Saturday, October 29, 2005

It's not included in the online edition, but today's Guardian reports on 3Canal's concert last Thursday night at Bois Cano:

Rapso artiste Wendell Manwarren weaved a stinging commentary into his group 3Canal's Kapok Hotel performance on Thursday night, lashing out at junior National Security Minister Fitzgerald Hinds and critics of the Death March....

3Canal was one of the groups that performed free for the march.

"It was about people doing something for a change," he told a selection of T&T's art, music and media elite.... Manwarren, working in his comments at the end of one of their songs, also challenged criticisms that the march was for the middle and upper classes and not the poor black community, the source of the majority of the country's 310 murder victims.

On this point, band member Stanton Kewley retorted, "What wrong with being middle class?"

Hammer, nail, direct blow to the head. "What wrong with being middle class?"

I entirely understand the causes of the vituperation with which the (sometimes self-appointed) representatives of the working class, black or otherwise, have responded to the Keith Noel 136 Committee & last Saturday's "death march". But surely the only route out of the crisis we're all snared in starts with recognising common concerns, common hopes, a common cause--& believing that these outweigh our differences and grudges?

The middle classes are frightened & angry, & last Saturday they did something dramatic to express that fear & anger. (When last, outside of Carnival, did you see white people marching through town in the hot sun?) To dismiss them out of hand is to say that blind loyalty not so much to class or ethnicity but to the PNM is more important than the good of our society; that party trumps country. And very little that the PNM under Mr. Manning has done suggests that the party has any meaningful goals apart from holding on to executive power. Ditto for the UNC under Mr. Panday. Maybe that's what it comes to--party or country? It's a symptom of our crisis that, it seems, there can be no coincidence of the two.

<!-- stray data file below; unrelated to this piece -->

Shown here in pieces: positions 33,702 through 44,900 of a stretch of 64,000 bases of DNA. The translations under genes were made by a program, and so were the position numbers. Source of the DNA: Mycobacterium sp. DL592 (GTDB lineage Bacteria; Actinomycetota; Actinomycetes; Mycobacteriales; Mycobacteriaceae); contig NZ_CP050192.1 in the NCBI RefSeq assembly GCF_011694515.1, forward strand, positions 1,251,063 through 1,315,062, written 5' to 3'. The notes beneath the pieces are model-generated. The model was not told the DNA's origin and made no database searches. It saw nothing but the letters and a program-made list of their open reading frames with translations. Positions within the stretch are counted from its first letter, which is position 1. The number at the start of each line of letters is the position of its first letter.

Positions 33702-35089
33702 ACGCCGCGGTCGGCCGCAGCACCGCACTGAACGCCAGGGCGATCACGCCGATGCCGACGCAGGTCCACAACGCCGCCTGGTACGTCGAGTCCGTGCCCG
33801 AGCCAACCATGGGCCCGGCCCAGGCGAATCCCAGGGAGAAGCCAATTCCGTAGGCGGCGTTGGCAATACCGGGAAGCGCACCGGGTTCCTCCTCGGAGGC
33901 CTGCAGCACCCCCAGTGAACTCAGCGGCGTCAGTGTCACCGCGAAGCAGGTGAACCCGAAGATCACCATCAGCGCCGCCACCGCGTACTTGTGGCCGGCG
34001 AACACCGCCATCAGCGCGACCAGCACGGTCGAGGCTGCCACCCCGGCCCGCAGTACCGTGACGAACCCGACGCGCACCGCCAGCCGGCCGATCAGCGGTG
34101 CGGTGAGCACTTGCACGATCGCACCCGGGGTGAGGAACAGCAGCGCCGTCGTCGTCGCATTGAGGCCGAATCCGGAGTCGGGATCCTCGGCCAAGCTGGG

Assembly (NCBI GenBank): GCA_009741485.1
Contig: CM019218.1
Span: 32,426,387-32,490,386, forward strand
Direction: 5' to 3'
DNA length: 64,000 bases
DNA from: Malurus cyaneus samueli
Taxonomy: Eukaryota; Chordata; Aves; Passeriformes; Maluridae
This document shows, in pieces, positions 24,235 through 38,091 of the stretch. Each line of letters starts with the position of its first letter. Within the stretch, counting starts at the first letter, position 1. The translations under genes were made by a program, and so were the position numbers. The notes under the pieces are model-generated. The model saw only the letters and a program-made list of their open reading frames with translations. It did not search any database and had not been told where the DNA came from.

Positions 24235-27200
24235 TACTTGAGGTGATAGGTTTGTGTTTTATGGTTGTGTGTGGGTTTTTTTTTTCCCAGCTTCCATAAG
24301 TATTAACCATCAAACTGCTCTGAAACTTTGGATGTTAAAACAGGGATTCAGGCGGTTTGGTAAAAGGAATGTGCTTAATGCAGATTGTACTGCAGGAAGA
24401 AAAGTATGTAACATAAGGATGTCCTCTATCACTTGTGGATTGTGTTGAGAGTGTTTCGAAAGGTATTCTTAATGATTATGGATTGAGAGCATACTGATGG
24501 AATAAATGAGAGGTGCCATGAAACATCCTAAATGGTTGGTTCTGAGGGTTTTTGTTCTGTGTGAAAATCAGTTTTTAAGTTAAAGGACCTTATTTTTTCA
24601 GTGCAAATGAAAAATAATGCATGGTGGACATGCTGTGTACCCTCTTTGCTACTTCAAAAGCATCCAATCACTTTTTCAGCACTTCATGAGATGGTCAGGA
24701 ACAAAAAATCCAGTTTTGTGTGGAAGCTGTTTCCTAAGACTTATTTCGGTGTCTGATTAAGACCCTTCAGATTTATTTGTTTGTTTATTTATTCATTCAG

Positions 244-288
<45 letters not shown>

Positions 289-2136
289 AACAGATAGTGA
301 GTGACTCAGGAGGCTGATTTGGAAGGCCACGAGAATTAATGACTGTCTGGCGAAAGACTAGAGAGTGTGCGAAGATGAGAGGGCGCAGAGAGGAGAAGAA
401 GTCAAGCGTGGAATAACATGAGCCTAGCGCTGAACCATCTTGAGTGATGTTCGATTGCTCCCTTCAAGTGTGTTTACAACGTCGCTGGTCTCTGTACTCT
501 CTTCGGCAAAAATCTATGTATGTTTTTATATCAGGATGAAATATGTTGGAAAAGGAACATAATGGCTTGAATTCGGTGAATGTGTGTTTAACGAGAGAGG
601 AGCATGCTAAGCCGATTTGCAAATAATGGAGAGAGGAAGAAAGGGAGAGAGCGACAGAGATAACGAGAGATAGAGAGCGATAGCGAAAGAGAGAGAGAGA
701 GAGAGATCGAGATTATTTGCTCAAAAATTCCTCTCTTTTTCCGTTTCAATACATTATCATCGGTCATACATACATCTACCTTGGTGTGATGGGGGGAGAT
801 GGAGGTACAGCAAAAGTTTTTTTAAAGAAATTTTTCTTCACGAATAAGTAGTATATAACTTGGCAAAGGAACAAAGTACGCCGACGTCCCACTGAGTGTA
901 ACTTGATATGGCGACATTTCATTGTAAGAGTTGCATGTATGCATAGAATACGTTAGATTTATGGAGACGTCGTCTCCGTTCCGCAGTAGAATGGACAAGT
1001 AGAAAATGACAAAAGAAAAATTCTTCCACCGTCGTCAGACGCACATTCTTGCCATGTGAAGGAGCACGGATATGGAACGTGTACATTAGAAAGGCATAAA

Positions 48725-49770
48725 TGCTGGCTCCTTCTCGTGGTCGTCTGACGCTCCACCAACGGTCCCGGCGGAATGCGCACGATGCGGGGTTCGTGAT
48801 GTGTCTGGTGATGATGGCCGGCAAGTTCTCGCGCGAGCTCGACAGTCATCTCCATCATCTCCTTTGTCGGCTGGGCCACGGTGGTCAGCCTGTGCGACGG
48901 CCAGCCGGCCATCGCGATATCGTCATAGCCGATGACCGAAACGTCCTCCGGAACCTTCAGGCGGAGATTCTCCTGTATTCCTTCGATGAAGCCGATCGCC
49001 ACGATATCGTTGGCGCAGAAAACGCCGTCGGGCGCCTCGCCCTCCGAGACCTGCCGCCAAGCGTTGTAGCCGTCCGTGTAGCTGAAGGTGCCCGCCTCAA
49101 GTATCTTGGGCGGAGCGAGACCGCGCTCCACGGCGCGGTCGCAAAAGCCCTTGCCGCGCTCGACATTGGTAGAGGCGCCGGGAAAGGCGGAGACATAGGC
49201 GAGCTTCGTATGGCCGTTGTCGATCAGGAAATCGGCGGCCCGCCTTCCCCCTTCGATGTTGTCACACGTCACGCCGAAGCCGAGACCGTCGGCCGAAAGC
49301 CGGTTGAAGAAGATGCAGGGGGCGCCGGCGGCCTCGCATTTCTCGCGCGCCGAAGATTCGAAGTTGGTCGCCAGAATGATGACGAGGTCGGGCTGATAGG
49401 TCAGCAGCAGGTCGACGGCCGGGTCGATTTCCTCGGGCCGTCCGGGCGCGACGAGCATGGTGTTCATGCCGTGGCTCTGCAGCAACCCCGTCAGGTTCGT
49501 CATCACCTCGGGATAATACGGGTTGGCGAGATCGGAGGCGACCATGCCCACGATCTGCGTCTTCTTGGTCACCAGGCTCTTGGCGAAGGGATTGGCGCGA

And here's the thing about the middle classes: they have been the least prone to blind party loyalty, switching their vote to whichever group seems most likely to address their concerns (remember the ONR? the NAR?). There's nothing wrong with that--that's the foundation of politics, seeking your own interests, but also recognising that often the best way to get what you want & need is to learn what your friends & rivals want & need, & find compromises that achieve a common good. The alternative is to allow selfish interests to tear our society apart--& that is exactly the crisis we're in. All are guilty: working, middle & upper classes, black people, Indian people, white people, everybody. "More unites us than divides us", read one of the placards at last Saturday's march--lyrics from "Trini to de Bone", of course, a song whose cliches still make me cringe, but cliches often derive from truths.

What unites us most urgently now is that few of us feel safe, few of us feel we're truly benefiting from the massive energy boom convulsing our economy, & few of us feel the party politicians care about our concerns. Can we not agree on a common thrust to address these matters on everyone's behalf? And does it matter who starts or leads that thrust?

Remember this: Henry Alcazar, A.A. Cipriani, Albert Gomes, even Eric Williams, were all men of the middle class, & they all led battles on behalf of the wider populace. There's nothing wrong with being middle class.

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